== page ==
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J Cell Biochem Suppl. 2000;34:67-72.

Endpoint markers for cancer chemoprevention trials derived from the lesion of precancer (intraepithelial neoplasia) measured by computer-assisted quantitative image analysis.

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Division of Cancer Prevention, National Cancer Institute, National Institutes of Health, Bethesda, Maryland 20892, USA.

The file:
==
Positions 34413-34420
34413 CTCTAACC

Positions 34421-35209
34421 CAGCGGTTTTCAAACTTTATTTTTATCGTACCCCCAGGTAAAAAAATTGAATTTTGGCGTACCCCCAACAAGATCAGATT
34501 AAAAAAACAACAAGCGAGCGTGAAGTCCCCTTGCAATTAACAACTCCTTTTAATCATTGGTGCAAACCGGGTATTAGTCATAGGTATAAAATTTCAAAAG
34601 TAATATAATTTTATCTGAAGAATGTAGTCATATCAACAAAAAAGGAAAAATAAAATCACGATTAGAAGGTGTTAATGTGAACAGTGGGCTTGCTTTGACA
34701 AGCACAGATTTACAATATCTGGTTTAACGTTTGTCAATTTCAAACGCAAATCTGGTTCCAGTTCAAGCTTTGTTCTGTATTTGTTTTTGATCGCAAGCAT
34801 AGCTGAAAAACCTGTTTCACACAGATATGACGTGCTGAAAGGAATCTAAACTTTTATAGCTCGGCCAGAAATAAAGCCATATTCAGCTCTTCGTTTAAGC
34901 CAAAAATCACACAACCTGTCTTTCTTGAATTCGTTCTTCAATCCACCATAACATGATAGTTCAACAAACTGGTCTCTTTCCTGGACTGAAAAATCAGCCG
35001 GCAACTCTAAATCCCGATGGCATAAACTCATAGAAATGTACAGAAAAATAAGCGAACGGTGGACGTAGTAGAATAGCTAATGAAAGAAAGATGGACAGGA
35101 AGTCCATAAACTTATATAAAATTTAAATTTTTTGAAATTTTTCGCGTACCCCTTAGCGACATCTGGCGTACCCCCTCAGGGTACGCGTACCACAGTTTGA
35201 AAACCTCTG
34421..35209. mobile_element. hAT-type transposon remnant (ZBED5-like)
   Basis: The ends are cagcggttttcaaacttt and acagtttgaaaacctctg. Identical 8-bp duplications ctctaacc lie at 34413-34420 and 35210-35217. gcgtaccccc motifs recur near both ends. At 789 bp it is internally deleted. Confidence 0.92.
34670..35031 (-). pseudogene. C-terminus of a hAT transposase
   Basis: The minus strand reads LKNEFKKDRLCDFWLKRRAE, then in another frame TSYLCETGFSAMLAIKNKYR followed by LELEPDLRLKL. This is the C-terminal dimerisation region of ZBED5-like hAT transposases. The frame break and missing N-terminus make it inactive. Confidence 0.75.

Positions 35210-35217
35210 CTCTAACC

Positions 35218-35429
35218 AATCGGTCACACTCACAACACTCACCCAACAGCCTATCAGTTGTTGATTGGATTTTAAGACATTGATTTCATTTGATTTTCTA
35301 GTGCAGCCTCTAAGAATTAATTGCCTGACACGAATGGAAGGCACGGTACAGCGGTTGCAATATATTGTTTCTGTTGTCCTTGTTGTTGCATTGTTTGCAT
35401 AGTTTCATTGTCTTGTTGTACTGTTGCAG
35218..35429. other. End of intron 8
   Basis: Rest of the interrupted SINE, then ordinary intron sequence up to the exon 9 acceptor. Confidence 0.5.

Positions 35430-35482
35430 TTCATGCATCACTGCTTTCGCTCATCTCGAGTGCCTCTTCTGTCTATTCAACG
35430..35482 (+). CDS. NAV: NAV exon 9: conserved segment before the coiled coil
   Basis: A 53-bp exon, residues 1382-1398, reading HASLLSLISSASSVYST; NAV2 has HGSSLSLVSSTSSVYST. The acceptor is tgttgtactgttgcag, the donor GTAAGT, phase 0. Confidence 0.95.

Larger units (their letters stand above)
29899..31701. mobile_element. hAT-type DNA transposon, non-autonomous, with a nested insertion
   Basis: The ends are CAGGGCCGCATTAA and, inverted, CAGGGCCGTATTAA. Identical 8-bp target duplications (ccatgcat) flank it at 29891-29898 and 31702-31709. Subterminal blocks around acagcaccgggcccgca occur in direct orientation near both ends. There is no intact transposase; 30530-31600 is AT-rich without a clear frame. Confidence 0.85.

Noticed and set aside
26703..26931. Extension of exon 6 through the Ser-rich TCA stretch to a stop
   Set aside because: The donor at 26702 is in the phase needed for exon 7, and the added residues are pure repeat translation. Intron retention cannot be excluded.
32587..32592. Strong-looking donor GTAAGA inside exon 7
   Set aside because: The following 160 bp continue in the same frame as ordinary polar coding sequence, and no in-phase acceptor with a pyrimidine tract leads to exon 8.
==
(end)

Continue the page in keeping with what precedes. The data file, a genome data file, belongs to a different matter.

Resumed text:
Endpoint markers for cancer chemoprevention clinical trials are described that are developed from the morphological properties of the precancerous lesion of intraepithelial neoplasia itself, as measured by computer-assisted quantitative image analysis. The markers include increased proliferative fraction (percentage MIB-1 positive nuclear area); nuclear DNA content (DNA ploidy), including DNA content exceeding fivefold the haploid amount (5C-exceeding rate); nuclear/nucleolar morphometry; and disorganization of nuclear chromatin pattern as characterized by Markovian parameters and other functions. A significant new advance in image analysis is the process of "tiling," in which hundreds of full monitor image fields of a given histological section at x40 magnification are reduced in size and fused seamlessly to produce a single image of the histological section at x1.25 magnification. The operator may review the low-power image and retrieve x40 magnification of any desired area by point/clicking with a mouse.

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